What strikes me about both of these books (granted, I did read the two of them in the space of about three days) is that maybe Smith did really leave a lot of us with a real desire to make a difference in the world, regardless of the arena in which we choose to work. And wasn't that the idea anyway? I still haven't found a way to do this in any concrete way in my life, unless you count the dissemination of German articles and adjective endings as some sort of social change. But these women, deeply invested in writing, which so often becomes a solitary, self-indulgent activity, find a way to comment on their (and our) lives and relationships while writing an entertaining story AND raising awareness about serious social issues. Well, done Smithies.

Rather upsettingly, Sullivan graduated a year ahead of me. I haven't published a (really great) novel yet, have you?


My beautiful friends!

One a Day... Number five

A photo and a story. I decided to make use of my brand new ice cream maker and whip up some fresh watermelon sorbet. So, I took about 3/4 of a small watermelon, cubed and seeded it and popped it into my (also brand new) food processor. Then I squeezed half a lime in and threw in a glug or two of the lime scented simple syrup I made the night before. Then I added a splash of vodka and popped it into the ice cream maker. Result: delicious intense watermelon-y flavor with just enough tart lime flavor and sugary sweetness. The texture was a little odd, but still tasty.

In other news, I've been shooting black and white medium format and rediscovering the joys of that. Will hopefully have scans soon. (Oh, scanner, how do I want you... Canoscan 8800f, maybe?)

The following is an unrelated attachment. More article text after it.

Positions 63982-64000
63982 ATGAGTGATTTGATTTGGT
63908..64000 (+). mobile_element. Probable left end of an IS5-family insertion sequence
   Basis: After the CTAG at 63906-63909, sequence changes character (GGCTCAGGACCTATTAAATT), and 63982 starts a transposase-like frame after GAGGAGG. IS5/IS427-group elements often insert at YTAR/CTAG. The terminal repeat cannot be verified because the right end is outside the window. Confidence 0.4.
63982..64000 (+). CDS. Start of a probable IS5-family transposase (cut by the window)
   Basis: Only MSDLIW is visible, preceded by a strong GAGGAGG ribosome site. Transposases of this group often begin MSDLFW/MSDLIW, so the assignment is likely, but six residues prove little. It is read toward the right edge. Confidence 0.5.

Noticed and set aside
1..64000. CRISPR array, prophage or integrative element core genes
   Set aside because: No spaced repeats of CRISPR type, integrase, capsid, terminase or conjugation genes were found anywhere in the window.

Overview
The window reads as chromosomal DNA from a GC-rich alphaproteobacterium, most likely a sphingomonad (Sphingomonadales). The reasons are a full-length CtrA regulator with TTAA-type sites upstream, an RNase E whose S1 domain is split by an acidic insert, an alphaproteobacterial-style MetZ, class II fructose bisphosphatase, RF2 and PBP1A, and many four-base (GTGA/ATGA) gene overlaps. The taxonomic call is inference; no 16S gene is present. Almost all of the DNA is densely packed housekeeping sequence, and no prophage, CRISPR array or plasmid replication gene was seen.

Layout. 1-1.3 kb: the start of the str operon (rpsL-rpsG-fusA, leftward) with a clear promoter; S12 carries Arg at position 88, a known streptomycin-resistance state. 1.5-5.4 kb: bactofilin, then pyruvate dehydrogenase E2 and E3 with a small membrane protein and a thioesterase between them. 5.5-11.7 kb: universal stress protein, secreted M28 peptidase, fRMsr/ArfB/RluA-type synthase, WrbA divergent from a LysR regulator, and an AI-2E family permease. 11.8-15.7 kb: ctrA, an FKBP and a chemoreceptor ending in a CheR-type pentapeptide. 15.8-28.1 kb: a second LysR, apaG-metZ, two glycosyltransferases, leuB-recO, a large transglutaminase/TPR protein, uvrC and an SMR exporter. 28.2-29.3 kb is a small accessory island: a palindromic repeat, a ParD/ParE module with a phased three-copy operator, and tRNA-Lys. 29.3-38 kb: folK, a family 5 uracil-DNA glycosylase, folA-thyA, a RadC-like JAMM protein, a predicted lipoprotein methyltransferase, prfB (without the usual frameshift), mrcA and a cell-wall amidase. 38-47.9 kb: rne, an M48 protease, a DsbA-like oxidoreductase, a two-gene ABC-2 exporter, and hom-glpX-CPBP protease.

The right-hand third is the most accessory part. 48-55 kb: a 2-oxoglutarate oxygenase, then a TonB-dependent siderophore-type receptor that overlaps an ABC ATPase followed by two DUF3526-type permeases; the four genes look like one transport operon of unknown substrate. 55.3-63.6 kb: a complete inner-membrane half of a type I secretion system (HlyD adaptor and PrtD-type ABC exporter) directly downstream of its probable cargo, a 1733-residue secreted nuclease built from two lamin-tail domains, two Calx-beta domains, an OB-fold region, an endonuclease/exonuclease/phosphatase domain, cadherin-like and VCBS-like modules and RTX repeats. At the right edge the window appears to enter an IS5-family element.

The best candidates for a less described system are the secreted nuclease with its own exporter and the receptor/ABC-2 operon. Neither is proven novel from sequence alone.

One a day...Number three and four.

Well, I missed yesterday. Maybe because I was busy drinking these.Today: Three very happy packages arrived - food processor, ice cream maker, and film processing supplies, oh my!


One a day...Number two.

The only photos I've taken today have been analog - I finally got a new battery for my trusty old Mamiya and, oh, I've got big plans for her. So, in the spirit of at least uploading one photo every day in an effort to make myself be creative at least part-time, I give you last night's dinner. Nothing fancy, just some light buttery pasta with veg and a good, big, fat salad.

In other exciting photo news, not only did I find TWO places that have rentable darkroom space, but I also dug out my old tank and ordered up some chemistry so that I can develop my own film again! It's been a long, long time since I did it and just reading a tutorial to remind myself how it goes made me go all misty/nostalgic. I remember so poignantly the feeling of my fingers going all puckery while washing freshly developed film combined with wafting chemical smells and everything being nice and cool and clean and dust-free. And come Wednesday (when my happy little shipment arrives) I'll be doing it again, theoretically. I am a little nervous to discover that I've lost my touch or that it's not as much fun as I remember it (as with so many foolish things we did in college), but I'm sure it'll come back in a snap and be even more satisfying now since I haven't done it in ages.

All this photo-Schwärmerei was brought about, in case you're wondering, by some fun shooting in Ireland and the decision that if I'm going to have the kind of well rounded life I really want, now is as good a time as any to get started. So here we go - I'm plunging back in.


One a day...

It may be time for another attempt at 365 photos. Keep your expectations in check.


Faux toes

This is a taste of my photos from our trip to Ireland. Many, many more can be seen here.

Hot weather equals ...

An urge, a craving, and, ultimately, sweet satisfaction

Yesterday I found myself with the urge to do something in the kitchen. These moods tend to strike at the least opportune times - as far as possible from mealtimes, when I have a ton of work to do, when the kitchen is dangerously low on supplies (which, admittedly, forces creativity, but usually ends with less than ideal results), and so forth. This was combined with a craving for bread, which - tragedy! - we did not have in the house.